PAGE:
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THE SITUATION

C, a well-educated young manager in banking information technology (IT) – a “millennial” – found that modest input of the concepts of the Legitimate Leadership Model helped him change an immature project team into a high-performing, happy team. C has qualifications in business finance and IT, as well as an MBA. He works for a major investment bank in South Africa.

In late 2014, he was charged with putting together a team of about 14 people consisting of vendors (including business analysts, developers and internal testers) to develop “a piece of technology which would add value for the bank”.

In October 2014, a month before he started the 18-month project, he happened to attend a two-day Legitimate Leadership Introduction course conducted by Ian Munro, a director of Legitimate Leadership.

He says this two-day introduction made a stronger impression on him regarding the subject of leadership than any of the leadership material in his MBA and other qualifications.

C also read the book Legitimate Leadership, by Wendy Lambourne.

He started the 18-month project using Agile, a methodology for IT projects which focuses on building a self-organising team to develop software. As the team started and evolved, C was cognisant that the team moved through the typical Agile phases of forming, storming, norming and performing.

Of necessity, C found that he had to initially lead the project in an authoritarian style, giving specific directions.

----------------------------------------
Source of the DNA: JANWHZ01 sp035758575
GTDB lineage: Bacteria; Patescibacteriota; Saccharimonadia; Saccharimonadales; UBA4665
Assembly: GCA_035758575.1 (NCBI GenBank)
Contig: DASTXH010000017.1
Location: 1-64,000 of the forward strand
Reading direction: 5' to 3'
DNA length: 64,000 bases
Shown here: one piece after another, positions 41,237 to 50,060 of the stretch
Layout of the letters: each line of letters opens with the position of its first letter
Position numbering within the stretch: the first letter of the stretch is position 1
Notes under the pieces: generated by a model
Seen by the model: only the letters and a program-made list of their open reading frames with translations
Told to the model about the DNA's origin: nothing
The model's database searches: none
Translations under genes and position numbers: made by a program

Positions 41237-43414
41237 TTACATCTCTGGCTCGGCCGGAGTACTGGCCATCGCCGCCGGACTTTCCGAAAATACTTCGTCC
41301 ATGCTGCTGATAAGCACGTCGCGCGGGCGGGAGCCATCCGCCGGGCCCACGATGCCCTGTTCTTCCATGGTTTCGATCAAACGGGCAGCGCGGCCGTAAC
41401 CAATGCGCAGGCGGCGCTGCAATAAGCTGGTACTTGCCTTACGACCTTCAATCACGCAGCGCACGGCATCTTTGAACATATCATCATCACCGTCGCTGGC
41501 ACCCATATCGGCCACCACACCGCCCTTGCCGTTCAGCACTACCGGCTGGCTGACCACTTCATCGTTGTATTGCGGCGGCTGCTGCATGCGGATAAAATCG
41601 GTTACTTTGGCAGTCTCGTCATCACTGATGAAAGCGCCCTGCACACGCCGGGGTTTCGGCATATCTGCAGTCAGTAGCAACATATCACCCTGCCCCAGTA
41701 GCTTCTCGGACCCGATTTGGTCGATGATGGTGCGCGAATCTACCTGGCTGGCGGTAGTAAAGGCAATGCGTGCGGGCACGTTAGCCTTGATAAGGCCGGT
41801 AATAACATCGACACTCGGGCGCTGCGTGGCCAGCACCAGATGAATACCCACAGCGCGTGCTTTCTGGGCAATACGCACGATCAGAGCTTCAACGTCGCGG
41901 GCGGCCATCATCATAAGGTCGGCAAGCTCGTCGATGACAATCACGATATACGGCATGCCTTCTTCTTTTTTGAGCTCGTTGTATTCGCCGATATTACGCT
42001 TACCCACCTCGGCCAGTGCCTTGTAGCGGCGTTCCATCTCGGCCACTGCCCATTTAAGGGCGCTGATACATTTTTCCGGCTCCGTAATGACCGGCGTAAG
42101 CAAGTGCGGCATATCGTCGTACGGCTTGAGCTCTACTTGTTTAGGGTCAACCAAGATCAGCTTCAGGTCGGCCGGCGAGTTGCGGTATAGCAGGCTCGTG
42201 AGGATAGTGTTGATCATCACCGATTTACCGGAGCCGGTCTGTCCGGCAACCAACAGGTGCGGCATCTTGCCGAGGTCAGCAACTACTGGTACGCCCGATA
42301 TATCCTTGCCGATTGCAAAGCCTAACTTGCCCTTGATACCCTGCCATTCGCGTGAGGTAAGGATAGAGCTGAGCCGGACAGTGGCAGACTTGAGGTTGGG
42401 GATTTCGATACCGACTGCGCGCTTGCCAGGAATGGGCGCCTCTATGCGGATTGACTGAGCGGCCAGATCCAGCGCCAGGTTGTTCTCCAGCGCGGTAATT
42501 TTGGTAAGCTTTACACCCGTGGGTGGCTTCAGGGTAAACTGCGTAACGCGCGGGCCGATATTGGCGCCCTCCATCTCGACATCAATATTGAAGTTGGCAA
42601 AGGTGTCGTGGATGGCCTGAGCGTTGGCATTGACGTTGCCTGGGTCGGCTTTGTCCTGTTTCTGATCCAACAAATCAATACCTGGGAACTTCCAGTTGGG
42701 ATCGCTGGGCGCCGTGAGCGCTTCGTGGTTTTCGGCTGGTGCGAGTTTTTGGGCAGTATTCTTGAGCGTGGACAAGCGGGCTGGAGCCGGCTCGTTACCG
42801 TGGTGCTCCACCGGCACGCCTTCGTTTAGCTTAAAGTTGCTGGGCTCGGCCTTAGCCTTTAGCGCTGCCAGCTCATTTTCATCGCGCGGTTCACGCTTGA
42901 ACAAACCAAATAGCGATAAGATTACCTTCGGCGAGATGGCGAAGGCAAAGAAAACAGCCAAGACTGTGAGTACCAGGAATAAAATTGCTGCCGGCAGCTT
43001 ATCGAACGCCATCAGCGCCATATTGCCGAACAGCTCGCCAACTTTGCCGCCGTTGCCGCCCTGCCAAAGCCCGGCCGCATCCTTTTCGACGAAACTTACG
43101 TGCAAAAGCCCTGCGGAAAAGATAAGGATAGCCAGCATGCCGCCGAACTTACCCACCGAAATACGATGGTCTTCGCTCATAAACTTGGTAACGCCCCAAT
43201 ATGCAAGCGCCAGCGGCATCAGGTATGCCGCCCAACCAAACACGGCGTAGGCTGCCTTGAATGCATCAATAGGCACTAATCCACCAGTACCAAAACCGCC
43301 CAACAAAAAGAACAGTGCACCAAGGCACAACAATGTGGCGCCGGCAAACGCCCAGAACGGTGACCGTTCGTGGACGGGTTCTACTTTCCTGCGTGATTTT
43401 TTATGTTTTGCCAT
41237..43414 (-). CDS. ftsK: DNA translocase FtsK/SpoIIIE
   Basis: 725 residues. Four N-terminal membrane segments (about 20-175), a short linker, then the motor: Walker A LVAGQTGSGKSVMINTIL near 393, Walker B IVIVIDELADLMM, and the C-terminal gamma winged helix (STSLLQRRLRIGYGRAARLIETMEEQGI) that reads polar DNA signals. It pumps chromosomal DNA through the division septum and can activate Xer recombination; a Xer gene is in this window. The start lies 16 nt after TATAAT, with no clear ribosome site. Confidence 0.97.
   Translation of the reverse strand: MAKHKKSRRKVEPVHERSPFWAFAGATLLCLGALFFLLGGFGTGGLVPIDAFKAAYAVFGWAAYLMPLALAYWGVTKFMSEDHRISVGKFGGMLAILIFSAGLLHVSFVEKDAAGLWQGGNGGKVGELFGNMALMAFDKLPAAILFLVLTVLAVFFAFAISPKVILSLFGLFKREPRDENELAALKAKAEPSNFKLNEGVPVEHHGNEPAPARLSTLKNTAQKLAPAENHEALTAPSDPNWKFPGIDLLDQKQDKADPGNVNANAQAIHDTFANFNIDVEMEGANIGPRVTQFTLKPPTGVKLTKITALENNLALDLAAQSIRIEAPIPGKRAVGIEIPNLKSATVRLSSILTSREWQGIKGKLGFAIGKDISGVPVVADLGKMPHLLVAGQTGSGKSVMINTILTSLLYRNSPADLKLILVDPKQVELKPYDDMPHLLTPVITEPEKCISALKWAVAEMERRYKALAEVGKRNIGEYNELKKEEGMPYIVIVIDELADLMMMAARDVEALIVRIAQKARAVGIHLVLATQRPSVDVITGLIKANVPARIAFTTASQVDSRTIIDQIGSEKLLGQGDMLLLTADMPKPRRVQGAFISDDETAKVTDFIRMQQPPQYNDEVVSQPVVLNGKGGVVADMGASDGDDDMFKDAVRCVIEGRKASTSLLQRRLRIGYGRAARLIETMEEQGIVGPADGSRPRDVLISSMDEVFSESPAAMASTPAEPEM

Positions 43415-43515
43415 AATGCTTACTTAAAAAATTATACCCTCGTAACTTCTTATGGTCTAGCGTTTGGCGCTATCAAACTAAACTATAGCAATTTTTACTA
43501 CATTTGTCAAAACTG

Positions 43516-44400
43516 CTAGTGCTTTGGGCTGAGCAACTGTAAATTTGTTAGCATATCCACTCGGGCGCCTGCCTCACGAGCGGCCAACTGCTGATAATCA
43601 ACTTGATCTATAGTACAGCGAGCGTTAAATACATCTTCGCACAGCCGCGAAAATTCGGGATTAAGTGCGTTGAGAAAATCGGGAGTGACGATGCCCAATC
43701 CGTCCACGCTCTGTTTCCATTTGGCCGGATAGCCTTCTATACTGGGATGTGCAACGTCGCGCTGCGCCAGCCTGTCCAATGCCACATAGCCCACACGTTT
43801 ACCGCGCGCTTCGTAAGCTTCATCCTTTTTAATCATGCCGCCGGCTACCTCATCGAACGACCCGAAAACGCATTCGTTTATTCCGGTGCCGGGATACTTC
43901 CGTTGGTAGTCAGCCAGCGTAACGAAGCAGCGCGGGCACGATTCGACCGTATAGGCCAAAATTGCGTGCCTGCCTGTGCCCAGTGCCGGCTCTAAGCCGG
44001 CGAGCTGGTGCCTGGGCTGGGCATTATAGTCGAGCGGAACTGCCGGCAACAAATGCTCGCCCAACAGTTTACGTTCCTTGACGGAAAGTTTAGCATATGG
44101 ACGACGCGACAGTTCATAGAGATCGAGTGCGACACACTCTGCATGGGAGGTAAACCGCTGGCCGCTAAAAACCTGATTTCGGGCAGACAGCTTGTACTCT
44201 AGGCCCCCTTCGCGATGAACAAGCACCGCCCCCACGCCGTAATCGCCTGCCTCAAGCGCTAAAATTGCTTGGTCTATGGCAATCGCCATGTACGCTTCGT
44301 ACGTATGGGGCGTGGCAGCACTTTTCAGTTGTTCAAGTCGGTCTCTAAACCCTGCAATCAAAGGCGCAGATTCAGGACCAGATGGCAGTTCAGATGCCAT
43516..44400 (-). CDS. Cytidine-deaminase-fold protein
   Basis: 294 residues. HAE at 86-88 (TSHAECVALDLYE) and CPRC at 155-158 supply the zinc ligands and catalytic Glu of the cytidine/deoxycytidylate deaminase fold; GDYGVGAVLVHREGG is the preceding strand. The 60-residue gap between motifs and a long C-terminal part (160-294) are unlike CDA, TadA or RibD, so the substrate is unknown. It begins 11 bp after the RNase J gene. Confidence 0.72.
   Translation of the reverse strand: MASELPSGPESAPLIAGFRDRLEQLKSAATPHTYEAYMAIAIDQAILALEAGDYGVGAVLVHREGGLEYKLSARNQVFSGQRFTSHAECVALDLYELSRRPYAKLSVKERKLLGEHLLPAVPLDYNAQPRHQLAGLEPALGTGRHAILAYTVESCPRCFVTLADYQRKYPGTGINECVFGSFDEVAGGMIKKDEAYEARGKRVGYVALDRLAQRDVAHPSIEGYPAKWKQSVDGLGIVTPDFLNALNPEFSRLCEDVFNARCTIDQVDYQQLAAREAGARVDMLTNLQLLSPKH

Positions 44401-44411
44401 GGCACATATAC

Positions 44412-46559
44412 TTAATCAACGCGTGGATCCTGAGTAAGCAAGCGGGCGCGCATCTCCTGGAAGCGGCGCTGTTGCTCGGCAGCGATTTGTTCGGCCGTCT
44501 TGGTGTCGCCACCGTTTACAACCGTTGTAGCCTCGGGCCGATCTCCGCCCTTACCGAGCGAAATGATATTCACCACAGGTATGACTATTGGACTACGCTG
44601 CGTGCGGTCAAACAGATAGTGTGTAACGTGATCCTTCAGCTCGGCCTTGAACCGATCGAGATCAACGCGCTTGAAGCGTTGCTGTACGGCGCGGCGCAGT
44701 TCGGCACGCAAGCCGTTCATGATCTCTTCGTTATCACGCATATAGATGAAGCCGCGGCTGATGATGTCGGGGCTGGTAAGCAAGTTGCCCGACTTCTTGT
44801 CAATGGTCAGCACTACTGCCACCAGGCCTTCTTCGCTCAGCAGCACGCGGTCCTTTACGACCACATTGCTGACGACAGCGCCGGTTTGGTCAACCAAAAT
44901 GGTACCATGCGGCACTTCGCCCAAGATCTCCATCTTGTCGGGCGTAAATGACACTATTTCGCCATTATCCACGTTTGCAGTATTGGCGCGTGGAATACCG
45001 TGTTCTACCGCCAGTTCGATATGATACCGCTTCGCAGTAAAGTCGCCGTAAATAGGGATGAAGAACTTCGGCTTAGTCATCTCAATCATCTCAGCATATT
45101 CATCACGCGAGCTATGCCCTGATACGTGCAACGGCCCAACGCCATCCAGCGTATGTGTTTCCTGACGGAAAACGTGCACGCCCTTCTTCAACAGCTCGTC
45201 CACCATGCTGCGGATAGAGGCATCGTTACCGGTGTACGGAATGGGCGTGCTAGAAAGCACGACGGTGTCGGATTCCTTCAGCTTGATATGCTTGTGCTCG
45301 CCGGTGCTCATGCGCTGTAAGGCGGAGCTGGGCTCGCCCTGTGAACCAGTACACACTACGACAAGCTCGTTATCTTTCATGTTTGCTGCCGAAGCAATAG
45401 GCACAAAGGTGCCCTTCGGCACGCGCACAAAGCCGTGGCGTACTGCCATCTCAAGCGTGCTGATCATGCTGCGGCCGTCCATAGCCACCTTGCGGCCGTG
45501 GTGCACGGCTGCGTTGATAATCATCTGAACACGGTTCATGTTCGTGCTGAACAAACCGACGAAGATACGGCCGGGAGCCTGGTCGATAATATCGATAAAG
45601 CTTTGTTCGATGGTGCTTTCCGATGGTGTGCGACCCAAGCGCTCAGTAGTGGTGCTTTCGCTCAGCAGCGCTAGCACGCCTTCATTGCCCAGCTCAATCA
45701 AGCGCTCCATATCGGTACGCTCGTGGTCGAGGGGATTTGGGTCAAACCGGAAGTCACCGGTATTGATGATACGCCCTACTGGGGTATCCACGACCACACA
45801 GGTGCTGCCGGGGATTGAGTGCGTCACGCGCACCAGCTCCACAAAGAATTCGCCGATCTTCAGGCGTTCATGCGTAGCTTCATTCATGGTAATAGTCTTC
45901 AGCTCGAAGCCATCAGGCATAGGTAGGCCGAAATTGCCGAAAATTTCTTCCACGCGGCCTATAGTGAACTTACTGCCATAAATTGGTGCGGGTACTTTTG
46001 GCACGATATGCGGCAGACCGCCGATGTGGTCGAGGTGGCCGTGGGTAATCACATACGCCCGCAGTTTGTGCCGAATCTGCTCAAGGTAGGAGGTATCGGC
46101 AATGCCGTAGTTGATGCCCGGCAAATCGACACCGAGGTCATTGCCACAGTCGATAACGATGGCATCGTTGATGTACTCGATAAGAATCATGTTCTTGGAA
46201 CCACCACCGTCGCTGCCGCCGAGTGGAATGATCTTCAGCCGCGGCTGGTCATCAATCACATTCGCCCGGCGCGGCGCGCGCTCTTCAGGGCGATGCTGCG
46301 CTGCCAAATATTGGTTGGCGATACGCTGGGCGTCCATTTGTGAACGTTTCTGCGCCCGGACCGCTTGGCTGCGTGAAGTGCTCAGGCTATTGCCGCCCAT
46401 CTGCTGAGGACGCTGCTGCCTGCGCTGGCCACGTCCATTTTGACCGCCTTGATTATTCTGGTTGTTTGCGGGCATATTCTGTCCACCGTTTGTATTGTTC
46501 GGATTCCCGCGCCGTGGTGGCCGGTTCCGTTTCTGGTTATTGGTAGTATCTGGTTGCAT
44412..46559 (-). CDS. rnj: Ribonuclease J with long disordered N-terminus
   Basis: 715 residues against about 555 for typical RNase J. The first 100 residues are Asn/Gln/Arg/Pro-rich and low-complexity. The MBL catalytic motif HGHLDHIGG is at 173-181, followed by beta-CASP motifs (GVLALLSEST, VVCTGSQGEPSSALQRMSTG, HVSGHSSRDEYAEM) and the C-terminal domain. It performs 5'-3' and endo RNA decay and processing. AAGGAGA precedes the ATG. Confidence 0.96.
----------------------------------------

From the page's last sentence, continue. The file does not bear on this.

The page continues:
Initially, he says, the team was “immature” and did not work well together. This was emphasised in fortnightly “retrospectives” – examinations of what outcomes had been achieved.

In the first half of 2015 he began receiving phone calls from individual team members who were unhappy. When he analysed this feedback, one person was the common factor.

This person was the lead developer of one of the vendors – what is known in IT as the “hero developer”. The term describes what such people think of themselves – they believe that they know everything.

This lead developer was somewhat older than C, in his forties. He was perceived by the vendor as good, “in fact as God”.

He was indeed very smart, knowledgeable and essentially a good person, says C. But the way he was apparently treating the team was destructive, causing angst and negatively affecting its performance. “Sometimes you need to let team dynamics run, but the negative effects here were becoming acute” says C.

By chance during this time, C had dinner with Ian Munro, who advised him that he should, in this situation, “have the tough conversation”. C describes himself as “not a confronter – more of a diplomatic person”. The age difference between him and the lead developer also made him more reticent to confront the lead developer, but he decided to do it.

REMEDYING ACTION

After a team meeting he asked for a one-on-one with the lead developer. First he solicited information from the lead developer to understand whether he was having a problem with the team as a whole or with one individual. The problem was apparently with one individual. A major problem for the lead developer was that that individual was only occasionally physically with the team.